Diplomatic History

Apply for the 2017 Summer Institute on Conducting Archival Research

Extended Deadline: Applications are now due Sunday, February 19, 2017. All materials must be received by 11:59 p.m. EST.

The Wilson Center's History and Public Policy Program and the GW Cold War Group seek applications for the 2017 Summer Institute on Conducting Archival Research (SICAR).

Le Thanh Nghi’s Tour of the Socialist Bloc, 1965

CWIHP eDossier No. 77

Le Thanh Nghi’s Tour of the Socialist Bloc, 1965: Vietnamese Evidence on Hanoi’s Foreign Relations and the Onset of the American War

Pierre Asselin
November 2016

Apartheid South Africa and the Collapse of the Portuguese Empire

CWIHP eDossier No. 76

Apartheid South Africa and the Collapse of the Portuguese Empire

Jamie Miller
November 2016

Program Intern (Modern Korean History)

Spring Semester Application Deadline is 6 November 2016

A Bond Worth Strengthening: Understanding the Mexican Military and U.S.-Mexican Military Cooperation

Over the past decade, the Mexican military has been crafted into hardened and more professional military, skilled in fourth generation warfare, operating across the spectrum of conflict from surgical small-unit Special Forces missions to division-level stability operations in areas comparable in size to Belgium. As new—state and non-state—threats loom on the horizon, the U.S. and Mexican militaries will need to rely on deepening their connection and increasing bilateral trust to build a stronger and interdependent defense relationship.  

Russia and Japan Are Drawing Closer. Is Trump Helping?

For decades, the dispute over ownership of four islands in the Kuril archipelago has prevented Russia and Japan from developing closer economic ties and ending tensions dating to World War Two.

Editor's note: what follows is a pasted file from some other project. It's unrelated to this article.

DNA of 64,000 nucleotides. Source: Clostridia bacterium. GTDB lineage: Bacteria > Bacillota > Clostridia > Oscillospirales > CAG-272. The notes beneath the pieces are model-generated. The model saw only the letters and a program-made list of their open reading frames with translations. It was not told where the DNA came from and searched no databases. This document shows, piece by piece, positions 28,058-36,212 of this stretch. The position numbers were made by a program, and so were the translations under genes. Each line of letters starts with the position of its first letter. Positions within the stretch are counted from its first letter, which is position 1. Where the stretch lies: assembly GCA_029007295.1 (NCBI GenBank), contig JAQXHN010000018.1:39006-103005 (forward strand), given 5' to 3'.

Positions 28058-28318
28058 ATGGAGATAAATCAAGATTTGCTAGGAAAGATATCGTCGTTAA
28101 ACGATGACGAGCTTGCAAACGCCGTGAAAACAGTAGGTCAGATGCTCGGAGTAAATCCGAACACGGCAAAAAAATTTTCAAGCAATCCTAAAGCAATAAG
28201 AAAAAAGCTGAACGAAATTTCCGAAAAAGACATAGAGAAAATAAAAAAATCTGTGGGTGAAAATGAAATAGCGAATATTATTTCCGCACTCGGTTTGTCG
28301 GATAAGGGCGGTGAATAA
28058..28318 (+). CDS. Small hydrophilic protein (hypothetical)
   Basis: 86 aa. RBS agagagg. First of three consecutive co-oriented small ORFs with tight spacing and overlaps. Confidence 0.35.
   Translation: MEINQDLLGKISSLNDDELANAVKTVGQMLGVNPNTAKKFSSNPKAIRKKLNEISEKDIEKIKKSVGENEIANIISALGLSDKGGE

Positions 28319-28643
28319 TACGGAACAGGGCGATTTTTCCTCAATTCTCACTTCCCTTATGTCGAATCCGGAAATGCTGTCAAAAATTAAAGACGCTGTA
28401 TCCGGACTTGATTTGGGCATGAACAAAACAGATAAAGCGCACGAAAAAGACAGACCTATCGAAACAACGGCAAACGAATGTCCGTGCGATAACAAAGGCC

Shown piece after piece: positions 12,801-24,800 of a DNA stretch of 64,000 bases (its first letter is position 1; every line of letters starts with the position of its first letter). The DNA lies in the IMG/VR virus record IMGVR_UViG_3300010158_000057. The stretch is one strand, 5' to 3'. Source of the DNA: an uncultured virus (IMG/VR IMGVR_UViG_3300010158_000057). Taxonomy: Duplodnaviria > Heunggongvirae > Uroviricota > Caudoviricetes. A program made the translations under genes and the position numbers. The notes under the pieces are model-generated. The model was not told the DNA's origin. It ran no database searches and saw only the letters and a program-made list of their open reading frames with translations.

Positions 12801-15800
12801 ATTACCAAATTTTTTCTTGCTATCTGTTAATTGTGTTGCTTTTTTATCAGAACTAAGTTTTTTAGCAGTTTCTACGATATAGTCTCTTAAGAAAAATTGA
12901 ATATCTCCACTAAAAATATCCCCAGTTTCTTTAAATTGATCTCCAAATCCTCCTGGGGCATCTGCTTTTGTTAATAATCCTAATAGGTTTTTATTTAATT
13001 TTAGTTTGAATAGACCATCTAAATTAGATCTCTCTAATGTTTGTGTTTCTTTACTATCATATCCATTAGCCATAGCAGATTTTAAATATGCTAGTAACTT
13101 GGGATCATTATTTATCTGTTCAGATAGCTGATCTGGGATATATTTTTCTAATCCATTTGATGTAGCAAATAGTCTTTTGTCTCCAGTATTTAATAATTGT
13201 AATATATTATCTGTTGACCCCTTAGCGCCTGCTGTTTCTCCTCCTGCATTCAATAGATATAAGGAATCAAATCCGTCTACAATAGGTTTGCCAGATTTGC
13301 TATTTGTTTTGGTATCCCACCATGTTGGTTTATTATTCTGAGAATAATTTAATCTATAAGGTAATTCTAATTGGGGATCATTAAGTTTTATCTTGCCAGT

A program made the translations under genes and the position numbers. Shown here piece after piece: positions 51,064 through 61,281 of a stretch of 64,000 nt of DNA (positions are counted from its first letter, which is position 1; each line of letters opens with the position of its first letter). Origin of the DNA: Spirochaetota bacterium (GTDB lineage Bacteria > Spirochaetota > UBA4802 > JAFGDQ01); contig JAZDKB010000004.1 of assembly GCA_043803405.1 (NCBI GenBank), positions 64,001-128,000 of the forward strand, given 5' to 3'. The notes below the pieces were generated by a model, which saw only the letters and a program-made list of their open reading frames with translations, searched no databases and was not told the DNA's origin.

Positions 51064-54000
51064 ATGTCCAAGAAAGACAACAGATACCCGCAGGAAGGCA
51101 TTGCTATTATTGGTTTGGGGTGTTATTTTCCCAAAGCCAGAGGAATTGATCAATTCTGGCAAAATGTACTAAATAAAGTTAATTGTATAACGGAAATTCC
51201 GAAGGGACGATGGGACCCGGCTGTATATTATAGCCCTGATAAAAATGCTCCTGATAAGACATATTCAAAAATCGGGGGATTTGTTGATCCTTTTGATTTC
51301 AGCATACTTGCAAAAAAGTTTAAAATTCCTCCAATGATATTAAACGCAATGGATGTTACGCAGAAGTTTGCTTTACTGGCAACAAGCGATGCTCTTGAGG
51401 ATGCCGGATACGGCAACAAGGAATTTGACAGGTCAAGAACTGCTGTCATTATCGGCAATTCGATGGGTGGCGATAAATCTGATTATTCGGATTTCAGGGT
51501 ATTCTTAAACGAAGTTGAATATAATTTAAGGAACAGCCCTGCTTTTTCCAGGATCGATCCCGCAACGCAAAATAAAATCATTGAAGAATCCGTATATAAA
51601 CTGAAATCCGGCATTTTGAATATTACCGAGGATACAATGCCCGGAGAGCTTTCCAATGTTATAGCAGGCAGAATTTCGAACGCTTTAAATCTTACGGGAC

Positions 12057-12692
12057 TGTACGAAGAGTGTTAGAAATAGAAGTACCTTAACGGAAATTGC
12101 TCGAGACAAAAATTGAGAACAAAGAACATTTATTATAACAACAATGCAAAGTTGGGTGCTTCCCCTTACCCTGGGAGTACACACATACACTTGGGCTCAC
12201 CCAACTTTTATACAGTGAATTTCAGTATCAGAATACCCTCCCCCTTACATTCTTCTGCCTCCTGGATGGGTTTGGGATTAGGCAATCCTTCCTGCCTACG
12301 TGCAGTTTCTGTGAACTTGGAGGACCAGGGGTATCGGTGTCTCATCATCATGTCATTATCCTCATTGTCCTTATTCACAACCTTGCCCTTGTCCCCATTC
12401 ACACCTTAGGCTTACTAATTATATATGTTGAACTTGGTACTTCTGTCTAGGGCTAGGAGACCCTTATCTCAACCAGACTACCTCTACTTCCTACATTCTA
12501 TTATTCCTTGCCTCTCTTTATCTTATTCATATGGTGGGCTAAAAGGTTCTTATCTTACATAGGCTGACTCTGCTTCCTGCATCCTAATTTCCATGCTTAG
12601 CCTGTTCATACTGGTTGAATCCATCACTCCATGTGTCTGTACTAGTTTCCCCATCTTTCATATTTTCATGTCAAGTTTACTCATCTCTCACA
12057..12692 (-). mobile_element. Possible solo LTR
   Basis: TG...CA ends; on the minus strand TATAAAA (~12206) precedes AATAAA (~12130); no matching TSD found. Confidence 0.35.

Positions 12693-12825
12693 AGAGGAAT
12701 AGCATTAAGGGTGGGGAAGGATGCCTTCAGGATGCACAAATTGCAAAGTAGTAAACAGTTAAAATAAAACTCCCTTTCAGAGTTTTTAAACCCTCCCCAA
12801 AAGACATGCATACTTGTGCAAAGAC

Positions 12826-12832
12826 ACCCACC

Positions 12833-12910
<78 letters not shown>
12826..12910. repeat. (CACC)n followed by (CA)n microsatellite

Japan views the Russian occupation of the islands as illegitimate. Russia considers the matter settled because Japan launched and then lost a war of aggression, and therefore must accept the loss of territory as a just consequence.

"Kissinger" with Niall Ferguson

No American statesman has been as revered and as reviled as Henry Kissinger. Once hailed as “Super-K”—the “indispensable man” whose advice has been sought by every president from Kennedy to Obama—he has also been hounded by conspiracy theorists, scouring his every “telcon” for evidence of Machiavellian malfeasance. Yet as Niall Ferguson shows in the first volume of his new biography, the idea of Kissinger as the ruthless arch-realist is based on a profound misunderstanding.

A History of the Iraq Crisis: France, the United States, and Iraq, 1991–2003

In March 2003, the United States and Great Britain invaded Iraq to put an end to the regime of Saddam Hussein, their bête noire since the 1991 Gulf War. The war was launched without a UN mandate and was based on the erroneous claim that Iraq had retained weapons of mass destruction. France, under President Jacques Chirac and Foreign Minister Dominique de Villepin, spectacularly opposed the US and British invasion, leading a global coalition against the war that also included Germany and Russia.

Russia As a Mirror Image of Europe

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Russians have always been deeply interested in what is happening on the European continent. Europe matters to Russia so much that the past 500 years of our history have been driven by relations between the two. Will this centuries-old bond hold throughout the current time of troubles?